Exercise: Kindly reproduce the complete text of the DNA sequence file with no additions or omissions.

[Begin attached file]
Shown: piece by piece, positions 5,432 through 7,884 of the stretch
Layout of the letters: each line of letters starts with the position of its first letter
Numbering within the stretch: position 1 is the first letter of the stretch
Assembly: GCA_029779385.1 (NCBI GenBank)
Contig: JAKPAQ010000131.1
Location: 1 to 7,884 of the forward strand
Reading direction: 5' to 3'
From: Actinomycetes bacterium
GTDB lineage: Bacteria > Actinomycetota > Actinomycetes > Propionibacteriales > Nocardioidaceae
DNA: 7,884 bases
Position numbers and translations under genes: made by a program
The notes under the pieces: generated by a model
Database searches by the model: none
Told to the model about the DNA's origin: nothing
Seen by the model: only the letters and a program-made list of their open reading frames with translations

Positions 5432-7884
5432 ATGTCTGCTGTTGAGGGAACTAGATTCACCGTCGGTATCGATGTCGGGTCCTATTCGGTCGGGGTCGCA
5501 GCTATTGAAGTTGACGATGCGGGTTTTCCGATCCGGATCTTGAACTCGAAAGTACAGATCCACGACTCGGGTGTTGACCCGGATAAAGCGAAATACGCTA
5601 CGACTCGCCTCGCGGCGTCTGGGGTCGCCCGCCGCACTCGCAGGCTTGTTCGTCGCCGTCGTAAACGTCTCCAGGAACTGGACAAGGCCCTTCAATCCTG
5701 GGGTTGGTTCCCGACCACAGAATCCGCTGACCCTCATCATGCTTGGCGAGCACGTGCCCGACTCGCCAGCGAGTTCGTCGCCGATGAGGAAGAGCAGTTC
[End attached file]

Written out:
Shown: piece by piece, positions 5,432 through 7,884 of the stretch
Layout of the letters: each line of letters starts with the position of its first letter
Numbering within the stretch: position 1 is the first letter of the stretch
Assembly: GCA_029779385.1 (NCBI GenBank)
Contig: JAKPAQ010000131.1
Location: 1 to 7,884 of the forward strand
Reading direction: 5' to 3'
From: Actinomycetes bacterium
GTDB lineage: Bacteria > Actinomycetota > Actinomycetes > Propionibacteriales > Nocardioidaceae
DNA: 7,884 bases
Position numbers and translations under genes: made by a program
The notes under the pieces: generated by a model
Database searches by the model: none
Told to the model about the DNA's origin: nothing
Seen by the model: only the letters and a program-made list of their open reading frames with translations

Positions 5432-7884
5432 ATGTCTGCTGTTGAGGGAACTAGATTCACCGTCGGTATCGATGTCGGGTCCTATTCGGTCGGGGTCGCA
5501 GCTATTGAAGTTGACGATGCGGGTTTTCCGATCCGGATCTTGAACTCGAAAGTACAGATCCACGACTCGGGTGTTGACCCGGATAAAGCGAAATACGCTA
5601 CGACTCGCCTCGCGGCGTCTGGGGTCGCCCGCCGCACTCGCAGGCTTGTTCGTCGCCGTCGTAAACGTCTCCAGGAACTGGACAAGGCCCTTCAATCCTG
5701 GGGTTGGTTCCCGACCACAGAATCCGCTGACCCTCATCATGCTTGGCGAGCACGTGCCCGACTCGCCAGCGAGTTCGTCGCCGATGAGGAAGAGCAGTTC